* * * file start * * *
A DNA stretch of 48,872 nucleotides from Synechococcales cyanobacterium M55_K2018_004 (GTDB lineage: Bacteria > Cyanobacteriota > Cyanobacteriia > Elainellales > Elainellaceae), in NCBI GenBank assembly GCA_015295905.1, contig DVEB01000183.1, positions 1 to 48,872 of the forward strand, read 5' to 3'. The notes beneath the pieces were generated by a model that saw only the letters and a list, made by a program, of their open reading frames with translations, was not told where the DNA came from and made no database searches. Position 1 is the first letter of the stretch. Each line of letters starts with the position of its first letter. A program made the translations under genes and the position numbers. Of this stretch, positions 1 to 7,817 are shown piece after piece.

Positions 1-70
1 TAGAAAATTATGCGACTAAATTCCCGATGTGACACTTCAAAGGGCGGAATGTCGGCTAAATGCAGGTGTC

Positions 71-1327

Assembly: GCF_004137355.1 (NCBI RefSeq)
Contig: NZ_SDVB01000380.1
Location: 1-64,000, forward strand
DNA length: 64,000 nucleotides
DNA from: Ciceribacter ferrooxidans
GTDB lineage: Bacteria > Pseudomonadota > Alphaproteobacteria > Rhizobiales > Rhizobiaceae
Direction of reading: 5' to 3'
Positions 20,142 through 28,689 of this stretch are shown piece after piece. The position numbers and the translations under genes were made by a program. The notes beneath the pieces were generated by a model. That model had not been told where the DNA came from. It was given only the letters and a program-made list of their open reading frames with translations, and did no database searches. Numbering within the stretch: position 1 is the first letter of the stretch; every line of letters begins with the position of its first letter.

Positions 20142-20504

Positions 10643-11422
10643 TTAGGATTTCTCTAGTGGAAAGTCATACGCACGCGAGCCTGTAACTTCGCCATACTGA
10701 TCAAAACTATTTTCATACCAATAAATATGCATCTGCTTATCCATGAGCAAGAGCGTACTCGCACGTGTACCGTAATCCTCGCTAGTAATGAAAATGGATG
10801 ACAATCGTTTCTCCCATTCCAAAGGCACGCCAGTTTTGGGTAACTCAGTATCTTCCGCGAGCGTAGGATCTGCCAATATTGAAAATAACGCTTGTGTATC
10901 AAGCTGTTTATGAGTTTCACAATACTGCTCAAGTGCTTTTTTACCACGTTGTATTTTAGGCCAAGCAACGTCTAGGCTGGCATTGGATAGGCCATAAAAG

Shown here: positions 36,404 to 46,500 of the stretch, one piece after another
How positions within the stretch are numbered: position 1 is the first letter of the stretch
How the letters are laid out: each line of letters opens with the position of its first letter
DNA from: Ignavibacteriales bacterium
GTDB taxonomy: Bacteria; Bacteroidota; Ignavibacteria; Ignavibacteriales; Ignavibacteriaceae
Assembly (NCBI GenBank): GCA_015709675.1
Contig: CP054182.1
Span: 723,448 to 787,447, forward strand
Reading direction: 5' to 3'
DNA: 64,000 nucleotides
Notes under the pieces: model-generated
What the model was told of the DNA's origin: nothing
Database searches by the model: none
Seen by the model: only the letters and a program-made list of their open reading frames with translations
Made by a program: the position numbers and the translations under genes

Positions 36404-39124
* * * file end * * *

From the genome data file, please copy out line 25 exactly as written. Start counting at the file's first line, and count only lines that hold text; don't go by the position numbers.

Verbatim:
Contig: CP054182.1